What is Consciousness?

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One of the most perplexing and fascinating questions that psychologists face is understanding the nature of consciousness.

Many students think of consciousness as being alert, aware, and able to process information on a "deep" level. In other words, to be aware that you are thinking. Others define it as the level of attention and focus (mindfulness) we exert in our waking lives.

Sometimes, in order to critically analyze a mysterious and complex phenomenon, it helps to define its opposite.

We might gain traction if we think about what it means to be unconscious or have our conscious minds altered in some way by hypnosis, meditation or drugs.

ConsciousnessAwakening409.jpg

Many believe that being asleep is equivalent to being unconscious. For the discussion section project we will gather data from each other and write about sleep habits. But consider these distinctions between being awake and asleep.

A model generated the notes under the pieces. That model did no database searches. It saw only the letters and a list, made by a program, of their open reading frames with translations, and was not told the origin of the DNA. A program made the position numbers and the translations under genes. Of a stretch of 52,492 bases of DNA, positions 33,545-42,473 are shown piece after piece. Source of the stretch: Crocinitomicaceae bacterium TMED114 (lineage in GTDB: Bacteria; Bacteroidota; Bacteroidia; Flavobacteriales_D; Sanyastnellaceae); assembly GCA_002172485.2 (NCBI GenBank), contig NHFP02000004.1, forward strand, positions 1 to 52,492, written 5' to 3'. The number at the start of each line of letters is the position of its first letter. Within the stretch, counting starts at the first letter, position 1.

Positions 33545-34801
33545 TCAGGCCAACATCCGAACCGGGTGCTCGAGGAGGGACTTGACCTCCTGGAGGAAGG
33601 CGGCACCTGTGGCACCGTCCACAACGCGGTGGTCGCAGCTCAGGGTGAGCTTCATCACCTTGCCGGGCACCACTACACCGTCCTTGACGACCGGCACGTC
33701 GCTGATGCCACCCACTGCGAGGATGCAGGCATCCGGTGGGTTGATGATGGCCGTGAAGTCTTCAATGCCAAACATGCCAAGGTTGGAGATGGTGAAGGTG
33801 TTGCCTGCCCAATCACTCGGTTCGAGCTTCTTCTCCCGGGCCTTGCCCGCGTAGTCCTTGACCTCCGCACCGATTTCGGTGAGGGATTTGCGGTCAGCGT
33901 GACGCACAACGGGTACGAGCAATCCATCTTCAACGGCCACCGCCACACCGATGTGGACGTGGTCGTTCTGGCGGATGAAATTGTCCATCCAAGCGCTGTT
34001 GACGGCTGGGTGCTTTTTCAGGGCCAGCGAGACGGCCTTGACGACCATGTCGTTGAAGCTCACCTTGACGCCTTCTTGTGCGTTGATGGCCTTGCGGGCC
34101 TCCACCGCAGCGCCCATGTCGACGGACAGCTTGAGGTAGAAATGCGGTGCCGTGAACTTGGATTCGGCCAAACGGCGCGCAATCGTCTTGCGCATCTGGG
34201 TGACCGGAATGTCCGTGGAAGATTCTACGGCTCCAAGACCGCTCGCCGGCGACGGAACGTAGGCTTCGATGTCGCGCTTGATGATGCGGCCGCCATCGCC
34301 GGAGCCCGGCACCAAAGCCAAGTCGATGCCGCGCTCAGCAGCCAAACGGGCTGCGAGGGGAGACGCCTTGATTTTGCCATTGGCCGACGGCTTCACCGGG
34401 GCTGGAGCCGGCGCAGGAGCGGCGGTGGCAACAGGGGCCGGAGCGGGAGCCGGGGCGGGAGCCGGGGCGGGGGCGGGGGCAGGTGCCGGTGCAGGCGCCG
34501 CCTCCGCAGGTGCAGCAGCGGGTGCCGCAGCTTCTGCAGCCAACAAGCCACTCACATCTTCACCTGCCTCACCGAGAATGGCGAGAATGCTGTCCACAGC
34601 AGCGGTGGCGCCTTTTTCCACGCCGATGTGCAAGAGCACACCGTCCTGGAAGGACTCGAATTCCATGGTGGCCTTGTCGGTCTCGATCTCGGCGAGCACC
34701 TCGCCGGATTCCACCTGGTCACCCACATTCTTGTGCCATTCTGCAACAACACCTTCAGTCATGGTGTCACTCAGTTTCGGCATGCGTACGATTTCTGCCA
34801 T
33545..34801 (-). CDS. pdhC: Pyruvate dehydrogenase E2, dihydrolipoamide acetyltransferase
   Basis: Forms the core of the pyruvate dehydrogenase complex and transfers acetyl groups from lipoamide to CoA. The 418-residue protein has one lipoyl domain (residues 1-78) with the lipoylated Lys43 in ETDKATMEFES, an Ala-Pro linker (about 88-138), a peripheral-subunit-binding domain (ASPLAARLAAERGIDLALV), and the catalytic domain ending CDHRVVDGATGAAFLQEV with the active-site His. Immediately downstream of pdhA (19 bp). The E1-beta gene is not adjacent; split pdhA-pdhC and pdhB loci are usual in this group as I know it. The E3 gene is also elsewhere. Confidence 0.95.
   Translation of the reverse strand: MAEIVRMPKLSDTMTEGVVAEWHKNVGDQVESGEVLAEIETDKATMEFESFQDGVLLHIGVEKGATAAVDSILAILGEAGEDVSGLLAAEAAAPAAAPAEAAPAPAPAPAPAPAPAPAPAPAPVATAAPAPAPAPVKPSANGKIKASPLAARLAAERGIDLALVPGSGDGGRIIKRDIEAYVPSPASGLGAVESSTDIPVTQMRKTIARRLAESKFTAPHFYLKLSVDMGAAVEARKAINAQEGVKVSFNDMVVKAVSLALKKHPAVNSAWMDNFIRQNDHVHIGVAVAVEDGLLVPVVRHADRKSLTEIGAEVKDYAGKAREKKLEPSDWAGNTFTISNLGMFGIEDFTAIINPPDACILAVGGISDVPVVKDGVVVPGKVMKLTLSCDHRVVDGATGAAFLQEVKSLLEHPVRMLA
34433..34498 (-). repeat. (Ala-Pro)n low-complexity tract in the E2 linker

• The brain processes sensory information while you are sleeping.
o Important information, e.g., a baby's cries will serve to awaken someone, whereas moderately loud snoring, or the sound of a train in the distance will not.
o Noises are often incorporated into dreams.

• The brain processes internal bodily signals while you sleep.
o When a person is too warm/cold while sleeping, generally he or she will make compensatory adjustments to be more comfortable.
o A full bladder will awaken a sleeping person.
o Mental activity related to a person's experience is often incorporated into dreams.

For more about consciousness check out the following:

Sizing Up Consciousness by Its Bits.docx

A Dream Interpretation- Tuneups for the Brain .docx

Music, memory, and mistakes- Top neuroscientists explain how the mind copes in a chaotic world .pdf


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This page contains a single entry by wlas0006 published on February 13, 2012 1:56 PM.

Sensation And Perception was the previous entry in this blog.

ESP; survey says we believe in it! is the next entry in this blog.

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